….back reforms in Nigerian Police Force
The Judicial Panel of Inquiry set up to look into cases of police brutality and extra-judicial killings in Bayelsa State has concluded sitting after hearing of Fifty petitions filed against personnel of the Nigerian Police and the Military in the last six months.
A total of 47 rulings were secured by various petitioners against the personnel of the Bayelsa state command over allege cases of police extra-judicial killings, while three others were struck out by the panel for lack of diligent prosecution by the petitioners.
In one of the cases for hearing yesterday over the allege extra-judicial killing of 22 years old Tarila Mabinton in 10th July, 2020 while on an errand for his mother, the Chairman of the State Judicial Panel, Justice Emmanuel Ogola, in his ruling expressed shock at the inconsistency in the claims by the police investigative officers that he was shot dead under the suspicion of armed robbery.
Justice Ogola pointed out that the claims by respondents, the killer Police Inspector, Ebong Otutu and the Nigerian Police, were full of in constituencies and contradictions. The Police evidence showed inconsistency on the actual scene of killing and crime he committed before he was shot dead in cold blood.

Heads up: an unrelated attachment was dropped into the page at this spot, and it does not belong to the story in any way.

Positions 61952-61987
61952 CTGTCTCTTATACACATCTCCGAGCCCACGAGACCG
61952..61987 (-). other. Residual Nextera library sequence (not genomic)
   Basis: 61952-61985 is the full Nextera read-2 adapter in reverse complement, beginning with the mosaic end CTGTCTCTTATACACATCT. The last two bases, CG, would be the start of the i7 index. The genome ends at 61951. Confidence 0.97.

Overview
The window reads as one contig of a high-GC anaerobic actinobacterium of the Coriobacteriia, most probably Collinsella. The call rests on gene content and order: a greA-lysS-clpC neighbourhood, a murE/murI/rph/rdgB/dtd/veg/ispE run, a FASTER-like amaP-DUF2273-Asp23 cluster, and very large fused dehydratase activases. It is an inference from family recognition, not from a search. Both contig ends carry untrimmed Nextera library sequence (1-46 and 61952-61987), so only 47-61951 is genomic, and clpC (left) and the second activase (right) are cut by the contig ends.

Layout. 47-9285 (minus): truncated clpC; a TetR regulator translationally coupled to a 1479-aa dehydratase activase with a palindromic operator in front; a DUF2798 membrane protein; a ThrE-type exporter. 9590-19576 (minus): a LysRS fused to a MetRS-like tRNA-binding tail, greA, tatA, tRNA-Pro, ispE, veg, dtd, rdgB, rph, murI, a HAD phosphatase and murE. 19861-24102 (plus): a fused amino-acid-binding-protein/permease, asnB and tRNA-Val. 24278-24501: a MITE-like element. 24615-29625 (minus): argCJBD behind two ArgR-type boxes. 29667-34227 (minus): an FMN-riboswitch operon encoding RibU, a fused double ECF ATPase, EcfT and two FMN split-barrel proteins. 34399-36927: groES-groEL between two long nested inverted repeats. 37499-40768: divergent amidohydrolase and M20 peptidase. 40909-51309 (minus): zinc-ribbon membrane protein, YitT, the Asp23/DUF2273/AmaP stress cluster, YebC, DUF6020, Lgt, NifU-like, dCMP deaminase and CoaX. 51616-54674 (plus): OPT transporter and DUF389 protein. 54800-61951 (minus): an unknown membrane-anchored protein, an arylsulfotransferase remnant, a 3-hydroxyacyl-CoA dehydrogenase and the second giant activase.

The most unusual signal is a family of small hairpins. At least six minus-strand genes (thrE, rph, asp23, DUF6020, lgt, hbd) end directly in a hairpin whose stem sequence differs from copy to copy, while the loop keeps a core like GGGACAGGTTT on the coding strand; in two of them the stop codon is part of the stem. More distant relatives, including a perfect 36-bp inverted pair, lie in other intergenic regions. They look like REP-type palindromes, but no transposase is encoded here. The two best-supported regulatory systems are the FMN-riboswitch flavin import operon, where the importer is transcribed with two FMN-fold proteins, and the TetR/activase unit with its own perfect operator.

According to Justice Ogola, “The police has a case to answer. I have my doubt that there was actually a a robbery before the victim was killed. The Supreme Court had made it clear that evidence of a party to a proceeding that is manifestly contradictory, the court must reject such evidence. And because of the inconsistency of evidence given by the police, the petitioner have proved his case.”
He later awarded the sum of N10million for the victim’s family, N5million for the deceased girl friend who was pregnant and with him during the police killing and the sum of N3million for the deceased family to organized a decent burial rite. He also ordered the release of the corpse of the victim to the family.
Justice Emmanuel Ogola, during an interactive session with newsmen, threw his weight behind the calls for a detailed reform of the Nigerian Police Force and psychological evaluation necessary to ensure a more civil ways of interaction with the Nigerian Public.